It’s time for a Fashion Revolution We love fashion. We love how clothes can make us feel, and how they can represent how we feel about ourselves. They’re our message to the world about who we are. Our clothes say a lot about us, but we don’t know all that much about our clothes. It takes a lot to make a garment. Not just the bits we hear about – the designers, the brands, the shops, the catwalk shows and the parties – but also the cotton farmers, the ginners, spinners, weavers, dyers, sewers and other factory workers who make the clothes we love. But the people who make our clothes are hidden. And if we don’t know know who makes our clothes, we can’t be sure that they were made in a fair, clean and safe way. That’s why we’re asking brands #whomademyclothes. We want to know that the clothes we buy don’t come at the cost of people or the planet. Right now, manufacturing clothes uses up massive amounts of water, energy and land. And sadly, so much of our clothing ends up in landfill. In fact, in the USA, about 11 million tonnes of it ends up in landfil. And about 95% of that could have been recycled or upcycled. We need to find new ways to make the clothes we love, without it costing the earth. The average British woman hoards £285 of clothes they will never wear, the equivalent of 22 outfits each that are left hanging in valuable wardrobe space, or, £30 billion of unworn clothes. That’s a lot of unloved clothing.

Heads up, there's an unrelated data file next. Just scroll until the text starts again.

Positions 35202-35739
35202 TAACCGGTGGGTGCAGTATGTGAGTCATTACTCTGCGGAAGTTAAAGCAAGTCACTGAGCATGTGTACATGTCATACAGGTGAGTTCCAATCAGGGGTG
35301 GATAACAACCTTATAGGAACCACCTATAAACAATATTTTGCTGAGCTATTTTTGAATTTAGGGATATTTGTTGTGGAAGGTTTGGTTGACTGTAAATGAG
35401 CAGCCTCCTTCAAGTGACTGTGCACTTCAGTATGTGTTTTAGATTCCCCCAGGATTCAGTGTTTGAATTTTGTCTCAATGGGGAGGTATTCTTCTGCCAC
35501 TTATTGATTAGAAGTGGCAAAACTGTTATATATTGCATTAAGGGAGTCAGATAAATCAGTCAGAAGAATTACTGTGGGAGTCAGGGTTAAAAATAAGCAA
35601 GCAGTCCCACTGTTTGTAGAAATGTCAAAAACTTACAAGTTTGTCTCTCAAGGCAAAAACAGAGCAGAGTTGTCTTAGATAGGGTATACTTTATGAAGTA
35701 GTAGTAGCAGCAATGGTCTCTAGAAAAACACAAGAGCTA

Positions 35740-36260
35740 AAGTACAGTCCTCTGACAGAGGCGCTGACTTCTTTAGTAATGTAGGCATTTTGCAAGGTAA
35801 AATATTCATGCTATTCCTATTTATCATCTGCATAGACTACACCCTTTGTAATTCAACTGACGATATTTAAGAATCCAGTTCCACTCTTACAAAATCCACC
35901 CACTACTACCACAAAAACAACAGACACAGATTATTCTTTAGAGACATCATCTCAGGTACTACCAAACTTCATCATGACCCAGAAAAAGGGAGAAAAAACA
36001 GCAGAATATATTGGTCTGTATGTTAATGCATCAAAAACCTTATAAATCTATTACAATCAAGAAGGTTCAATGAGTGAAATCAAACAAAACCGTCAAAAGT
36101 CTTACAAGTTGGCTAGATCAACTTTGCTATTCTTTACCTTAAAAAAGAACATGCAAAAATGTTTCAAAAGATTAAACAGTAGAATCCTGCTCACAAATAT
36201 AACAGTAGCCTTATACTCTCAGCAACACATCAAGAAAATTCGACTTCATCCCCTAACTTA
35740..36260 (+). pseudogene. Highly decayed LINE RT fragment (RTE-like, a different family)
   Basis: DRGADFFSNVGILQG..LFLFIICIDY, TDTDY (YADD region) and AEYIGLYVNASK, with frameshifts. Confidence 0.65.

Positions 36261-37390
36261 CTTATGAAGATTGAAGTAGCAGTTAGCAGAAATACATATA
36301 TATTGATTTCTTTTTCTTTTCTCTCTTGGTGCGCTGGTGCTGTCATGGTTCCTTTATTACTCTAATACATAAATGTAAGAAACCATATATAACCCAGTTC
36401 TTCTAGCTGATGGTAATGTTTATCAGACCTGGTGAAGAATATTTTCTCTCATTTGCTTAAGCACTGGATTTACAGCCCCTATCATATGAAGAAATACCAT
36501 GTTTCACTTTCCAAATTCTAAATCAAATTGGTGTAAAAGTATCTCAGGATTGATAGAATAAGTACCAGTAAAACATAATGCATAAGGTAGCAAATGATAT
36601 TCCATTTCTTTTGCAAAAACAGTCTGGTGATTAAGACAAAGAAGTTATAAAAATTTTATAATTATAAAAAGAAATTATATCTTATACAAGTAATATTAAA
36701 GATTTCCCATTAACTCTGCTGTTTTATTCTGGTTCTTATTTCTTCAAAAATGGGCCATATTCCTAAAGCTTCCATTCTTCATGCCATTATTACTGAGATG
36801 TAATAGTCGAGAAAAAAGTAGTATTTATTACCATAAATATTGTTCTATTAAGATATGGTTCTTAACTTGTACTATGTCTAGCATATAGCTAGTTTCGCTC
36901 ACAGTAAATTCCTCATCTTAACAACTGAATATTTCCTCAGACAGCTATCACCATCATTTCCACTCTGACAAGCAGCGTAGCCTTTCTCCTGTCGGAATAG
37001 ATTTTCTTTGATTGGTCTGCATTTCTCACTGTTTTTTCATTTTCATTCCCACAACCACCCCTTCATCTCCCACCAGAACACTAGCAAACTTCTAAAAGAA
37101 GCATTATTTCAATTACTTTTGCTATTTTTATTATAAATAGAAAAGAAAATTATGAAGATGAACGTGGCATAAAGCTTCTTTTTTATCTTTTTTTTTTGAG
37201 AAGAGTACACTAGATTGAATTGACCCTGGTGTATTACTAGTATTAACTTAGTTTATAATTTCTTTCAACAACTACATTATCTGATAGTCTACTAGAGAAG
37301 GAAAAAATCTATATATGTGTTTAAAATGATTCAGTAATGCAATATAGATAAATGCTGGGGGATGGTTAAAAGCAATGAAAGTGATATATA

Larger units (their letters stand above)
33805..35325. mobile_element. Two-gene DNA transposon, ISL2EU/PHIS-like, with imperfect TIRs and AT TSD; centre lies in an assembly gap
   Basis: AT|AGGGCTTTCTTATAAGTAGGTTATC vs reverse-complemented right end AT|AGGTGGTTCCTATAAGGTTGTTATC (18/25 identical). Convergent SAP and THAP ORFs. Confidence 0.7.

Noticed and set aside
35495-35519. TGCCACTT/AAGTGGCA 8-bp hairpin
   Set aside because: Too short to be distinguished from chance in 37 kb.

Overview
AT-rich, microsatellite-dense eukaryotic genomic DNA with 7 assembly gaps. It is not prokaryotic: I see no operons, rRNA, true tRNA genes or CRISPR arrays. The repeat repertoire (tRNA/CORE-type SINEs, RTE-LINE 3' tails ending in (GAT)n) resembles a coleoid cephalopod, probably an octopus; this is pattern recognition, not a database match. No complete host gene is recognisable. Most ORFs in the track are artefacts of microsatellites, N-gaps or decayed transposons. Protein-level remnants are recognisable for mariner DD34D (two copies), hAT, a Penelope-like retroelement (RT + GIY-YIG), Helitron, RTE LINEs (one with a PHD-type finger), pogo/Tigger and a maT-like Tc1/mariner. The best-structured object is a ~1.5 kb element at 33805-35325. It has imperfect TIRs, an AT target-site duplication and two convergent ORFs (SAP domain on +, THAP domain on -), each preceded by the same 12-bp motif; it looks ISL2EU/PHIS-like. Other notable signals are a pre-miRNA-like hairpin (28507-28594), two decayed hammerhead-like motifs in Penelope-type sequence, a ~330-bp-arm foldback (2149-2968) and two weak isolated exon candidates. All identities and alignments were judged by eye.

it takes 2720 litres of water to make a T shirt: that’s how much we normally drink over a 3 year period. 80billion £30 billion It is estimated that 80 billion items of clothing are delivered out of factories annually worldwide It takes 200 gallons of water to make one pair of jeans, the equivalent of 285 showers The average American throws away about £72 of clothing, shoes and other household textiles each year x285 Clothes discarded in one year in the UK would fill Wembley Stadium 95% of discarded clothing can be recycled or upcycled x6000 £285 The average British woman hoards £285 of clothes they will never wear, the equivalent of 22 outfits each that are left hanging in valuable wardrobe space, or, £30 billion of unworn clothes 1.5 tonnes Clothing consumption produces 1.5 tonnes of CO 2 x household x year, the equivalent of driving 6000 cars